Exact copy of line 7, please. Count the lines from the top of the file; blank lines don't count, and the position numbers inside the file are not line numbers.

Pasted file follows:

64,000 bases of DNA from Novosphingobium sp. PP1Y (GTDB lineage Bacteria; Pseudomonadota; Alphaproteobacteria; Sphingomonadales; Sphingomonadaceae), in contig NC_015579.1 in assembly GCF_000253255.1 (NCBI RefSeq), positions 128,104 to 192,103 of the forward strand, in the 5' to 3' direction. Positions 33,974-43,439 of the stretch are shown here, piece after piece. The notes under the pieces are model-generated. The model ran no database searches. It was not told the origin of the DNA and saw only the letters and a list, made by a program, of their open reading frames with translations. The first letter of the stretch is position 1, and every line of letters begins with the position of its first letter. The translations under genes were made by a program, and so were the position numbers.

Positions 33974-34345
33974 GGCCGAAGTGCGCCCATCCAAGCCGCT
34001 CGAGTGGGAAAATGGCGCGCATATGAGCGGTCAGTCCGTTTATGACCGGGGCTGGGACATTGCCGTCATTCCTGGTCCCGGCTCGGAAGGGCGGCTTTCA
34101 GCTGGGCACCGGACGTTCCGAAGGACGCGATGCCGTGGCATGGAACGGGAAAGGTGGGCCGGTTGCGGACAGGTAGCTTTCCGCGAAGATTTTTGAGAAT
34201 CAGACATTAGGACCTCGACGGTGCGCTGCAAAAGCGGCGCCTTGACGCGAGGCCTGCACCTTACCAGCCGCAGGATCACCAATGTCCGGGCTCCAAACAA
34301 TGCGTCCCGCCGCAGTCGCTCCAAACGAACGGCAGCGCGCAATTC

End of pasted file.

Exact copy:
34301 TGCGTCCCGCCGCAGTCGCTCCAAACGAACGGCAGCGCGCAATTC